City of Copenhagen
Copenhagen, Denmark
Proposal – Competition ended
Anders Ojgaard & Brian Lottenburger


A plan to integrate an island

UBLA partnered up with Danish architectural practises Polyform and Holscher Nordberg to create a master plan for “Paper Island” in the heart of Copenhagen. Our team was pre-qualified as one of a total of 7 teams.

Despite its supreme location by the water and right in the centre of the city, Paper Island was for centuries used by, first, the Danish navy and later, up intil 2012, by the Danish press association ― using it to store paper needed to print newspapers.

UBLA previously won the competition for a concept for a new public activity on the island.

The masterplan work is directly related to this initial competition but expands on it to include the entire island.


Three agencies working together will result in diverse approaches to whatever task is at hand, but such a collaboration also fosters a dialogue that will truly test all these approaches.

At an early stage, the team decided on a core concept that splits life on Paper Island onto two levels: Public life on the ground level, and residential life higher up.

The existing Paper Island is characterised by several large warehouses that, apart from one, has little architectural value. At the same time, however, these warehouses have defined the island over the past couple of years as they have housed the hands-on science museum and street food hall that has introduced the people of Copenhagen to the island.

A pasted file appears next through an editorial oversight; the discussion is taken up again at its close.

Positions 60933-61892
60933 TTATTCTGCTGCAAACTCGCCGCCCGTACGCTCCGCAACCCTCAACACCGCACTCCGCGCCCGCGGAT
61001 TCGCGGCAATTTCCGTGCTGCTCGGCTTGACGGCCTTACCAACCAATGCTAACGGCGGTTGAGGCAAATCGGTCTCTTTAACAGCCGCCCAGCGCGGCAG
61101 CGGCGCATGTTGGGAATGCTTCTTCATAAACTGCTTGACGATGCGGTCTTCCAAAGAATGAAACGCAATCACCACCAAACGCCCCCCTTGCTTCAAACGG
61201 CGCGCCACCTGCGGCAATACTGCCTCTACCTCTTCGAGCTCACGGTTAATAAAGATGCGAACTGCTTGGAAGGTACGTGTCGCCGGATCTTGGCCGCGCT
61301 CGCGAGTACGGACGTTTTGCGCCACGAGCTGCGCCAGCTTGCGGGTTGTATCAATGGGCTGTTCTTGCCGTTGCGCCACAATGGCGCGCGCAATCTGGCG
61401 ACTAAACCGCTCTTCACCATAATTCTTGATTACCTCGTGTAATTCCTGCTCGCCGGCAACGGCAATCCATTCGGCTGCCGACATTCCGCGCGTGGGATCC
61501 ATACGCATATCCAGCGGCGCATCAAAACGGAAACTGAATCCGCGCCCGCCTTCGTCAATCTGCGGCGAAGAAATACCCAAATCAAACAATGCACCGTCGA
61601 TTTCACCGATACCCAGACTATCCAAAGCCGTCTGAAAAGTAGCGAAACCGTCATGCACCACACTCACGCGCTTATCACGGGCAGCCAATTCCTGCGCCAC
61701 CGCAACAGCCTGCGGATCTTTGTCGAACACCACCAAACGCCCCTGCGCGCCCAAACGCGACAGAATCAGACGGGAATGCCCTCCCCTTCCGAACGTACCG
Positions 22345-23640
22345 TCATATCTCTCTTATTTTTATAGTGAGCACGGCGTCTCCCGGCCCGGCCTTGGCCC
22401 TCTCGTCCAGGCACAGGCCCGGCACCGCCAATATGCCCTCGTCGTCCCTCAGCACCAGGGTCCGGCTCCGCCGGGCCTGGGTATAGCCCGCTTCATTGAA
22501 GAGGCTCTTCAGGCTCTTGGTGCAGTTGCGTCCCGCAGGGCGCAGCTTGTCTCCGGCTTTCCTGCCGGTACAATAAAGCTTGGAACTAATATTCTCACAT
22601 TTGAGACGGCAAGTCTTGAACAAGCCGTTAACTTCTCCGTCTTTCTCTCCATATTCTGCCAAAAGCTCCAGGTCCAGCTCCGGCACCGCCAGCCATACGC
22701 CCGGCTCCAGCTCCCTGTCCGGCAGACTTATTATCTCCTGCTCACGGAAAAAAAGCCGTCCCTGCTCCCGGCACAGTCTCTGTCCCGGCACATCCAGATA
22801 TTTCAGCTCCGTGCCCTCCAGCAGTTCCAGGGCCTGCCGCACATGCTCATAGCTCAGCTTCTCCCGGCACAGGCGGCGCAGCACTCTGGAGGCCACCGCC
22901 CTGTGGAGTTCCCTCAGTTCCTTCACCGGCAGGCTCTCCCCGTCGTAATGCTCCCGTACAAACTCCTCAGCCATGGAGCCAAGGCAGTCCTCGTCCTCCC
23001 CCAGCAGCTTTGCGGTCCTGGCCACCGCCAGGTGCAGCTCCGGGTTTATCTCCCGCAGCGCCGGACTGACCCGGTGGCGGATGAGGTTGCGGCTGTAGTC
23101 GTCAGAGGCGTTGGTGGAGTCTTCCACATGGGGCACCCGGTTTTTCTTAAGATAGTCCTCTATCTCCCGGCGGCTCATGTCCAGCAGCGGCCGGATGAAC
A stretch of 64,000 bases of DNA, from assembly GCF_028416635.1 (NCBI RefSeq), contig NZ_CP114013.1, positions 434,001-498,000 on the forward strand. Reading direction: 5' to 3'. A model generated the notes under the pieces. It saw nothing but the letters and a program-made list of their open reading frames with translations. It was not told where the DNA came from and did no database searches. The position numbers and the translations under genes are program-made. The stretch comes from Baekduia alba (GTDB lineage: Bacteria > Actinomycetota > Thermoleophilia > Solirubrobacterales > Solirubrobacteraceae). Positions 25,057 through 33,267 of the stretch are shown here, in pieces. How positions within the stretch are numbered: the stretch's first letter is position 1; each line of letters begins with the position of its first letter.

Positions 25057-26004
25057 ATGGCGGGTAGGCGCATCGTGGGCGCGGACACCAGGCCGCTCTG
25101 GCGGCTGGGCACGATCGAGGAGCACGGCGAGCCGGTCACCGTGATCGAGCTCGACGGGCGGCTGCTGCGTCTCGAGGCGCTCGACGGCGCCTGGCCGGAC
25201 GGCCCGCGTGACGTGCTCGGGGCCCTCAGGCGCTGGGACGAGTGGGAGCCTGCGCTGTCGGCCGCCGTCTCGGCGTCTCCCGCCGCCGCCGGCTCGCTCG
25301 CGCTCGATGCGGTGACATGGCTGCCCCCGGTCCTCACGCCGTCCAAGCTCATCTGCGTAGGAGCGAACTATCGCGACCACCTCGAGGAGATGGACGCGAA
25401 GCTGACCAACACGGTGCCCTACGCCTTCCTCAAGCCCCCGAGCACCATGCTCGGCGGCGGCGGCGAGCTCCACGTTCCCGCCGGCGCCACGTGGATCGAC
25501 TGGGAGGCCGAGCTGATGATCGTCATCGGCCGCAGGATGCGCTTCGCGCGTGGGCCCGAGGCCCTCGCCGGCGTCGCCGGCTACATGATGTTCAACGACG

So how could we keep the qualities of these warehouses while not actually keeping the structures themselves?

Our proposal maintains traces of the warehouses as a skeleton for the master plan, as the structures’ columns and girders are kept as a frame for the new uses on the island.

During the process UBLA, in particular, worked from a desire to create a dense and highly diverse environment characterised by a variety in the size of spaces and an equally varied vertical space that effectively constructs a second “ground level” as an urban plateau several storeys above the original ground level.


UBLA’s initial diagrammatic sketches.


At this stage of the work, UBLA also incorporated “bridges” connecting structures well above ground level and having multiple functions:

  • Inside, unusual living spaces with amazing views
  • On top, walkways connecting the rooftop gardens that are also part of UBLA’s concept
  • Seen from the ground level visually interesting elements that help define the space below and make it feel more intimate.


UBLA’s initial diagrammatic sketches.


In the final proposal, the two levels of spaces remain, but a more conservative grid is applied, the raised level is less articulated as a space and structures are not connected by bridges above the raised level.